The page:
The United States and Russia held their first talks regarding space militarization since 2013 on Monday, ending without any public progress, the Wall Street Journal reported.
The talks, which took place in Vienna, were intended to decrease tension and increase cooperation between the two world powers in their atmospheric pursuits. Competing views of how to regulate international conduct in space, however, left the talks without a mutually agreed-upon foundation.
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Neither Moscow nor Washington released public statements regarding the talks.
The United States prefers to administer voluntary norms in space relations, while the Russians want a formal treaty against deploying weapons in space.
Despite Moscow’s insistence on codifying a stance against space-based weaponry, Russia launched its own anti-satellite weapon into orbit last week. The Kremlin denies allegations that it did so.
As tensions with the United States on space issues have escalated, Moscow now looks to Beijing to team up on spaceflight. Both authoritarian regimes have been active in increasing the capabilities of their space missions with new satellites, rovers, and space-based weaponry. With few treaty laws or norms against either nation enforced, the Pentagon worries about the security implications of new competition in space.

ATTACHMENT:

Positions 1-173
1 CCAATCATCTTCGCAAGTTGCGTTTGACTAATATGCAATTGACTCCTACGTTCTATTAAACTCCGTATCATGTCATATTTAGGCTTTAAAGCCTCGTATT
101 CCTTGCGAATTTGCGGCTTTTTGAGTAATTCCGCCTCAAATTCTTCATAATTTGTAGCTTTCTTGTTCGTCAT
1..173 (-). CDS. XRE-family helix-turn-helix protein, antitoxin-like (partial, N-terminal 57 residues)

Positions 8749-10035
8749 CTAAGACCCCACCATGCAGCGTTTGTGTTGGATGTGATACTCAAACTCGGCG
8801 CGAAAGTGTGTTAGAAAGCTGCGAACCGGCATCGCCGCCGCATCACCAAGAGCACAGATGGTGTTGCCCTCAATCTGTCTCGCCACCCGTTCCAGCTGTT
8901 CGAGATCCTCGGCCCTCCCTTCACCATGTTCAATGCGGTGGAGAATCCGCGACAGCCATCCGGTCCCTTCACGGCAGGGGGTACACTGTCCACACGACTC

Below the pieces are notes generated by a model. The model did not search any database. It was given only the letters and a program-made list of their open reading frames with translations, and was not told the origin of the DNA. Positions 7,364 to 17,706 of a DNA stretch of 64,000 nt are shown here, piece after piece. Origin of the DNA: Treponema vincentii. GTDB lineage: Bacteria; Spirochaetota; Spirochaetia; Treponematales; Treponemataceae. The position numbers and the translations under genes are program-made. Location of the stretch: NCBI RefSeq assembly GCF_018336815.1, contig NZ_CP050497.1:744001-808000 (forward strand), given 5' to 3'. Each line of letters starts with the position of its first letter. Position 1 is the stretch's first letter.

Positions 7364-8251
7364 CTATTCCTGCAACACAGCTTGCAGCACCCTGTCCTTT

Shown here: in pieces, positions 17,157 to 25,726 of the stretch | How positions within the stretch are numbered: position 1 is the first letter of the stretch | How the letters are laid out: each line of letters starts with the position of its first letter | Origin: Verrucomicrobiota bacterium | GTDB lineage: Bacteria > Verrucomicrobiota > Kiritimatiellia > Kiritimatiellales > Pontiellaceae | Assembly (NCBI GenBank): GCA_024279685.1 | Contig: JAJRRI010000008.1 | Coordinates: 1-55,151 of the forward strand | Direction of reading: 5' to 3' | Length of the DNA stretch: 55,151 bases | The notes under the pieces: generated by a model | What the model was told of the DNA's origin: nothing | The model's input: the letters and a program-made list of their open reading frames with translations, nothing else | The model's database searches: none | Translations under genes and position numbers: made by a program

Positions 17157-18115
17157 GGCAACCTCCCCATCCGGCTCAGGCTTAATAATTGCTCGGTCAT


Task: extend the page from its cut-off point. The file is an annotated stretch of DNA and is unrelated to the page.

"China and Russia present the greatest strategic threat due to their development, testing, and deployment of counterspace capabilities and their associated military doctrine for employment in conflict extending to space," the June 2020 Defense Space Strategy Summary reads. "DoD will be prepared to protect and defend U.S. and, as directed, allied, partner, and commercial space capabilities and to deter and defeat adversary hostile use of space."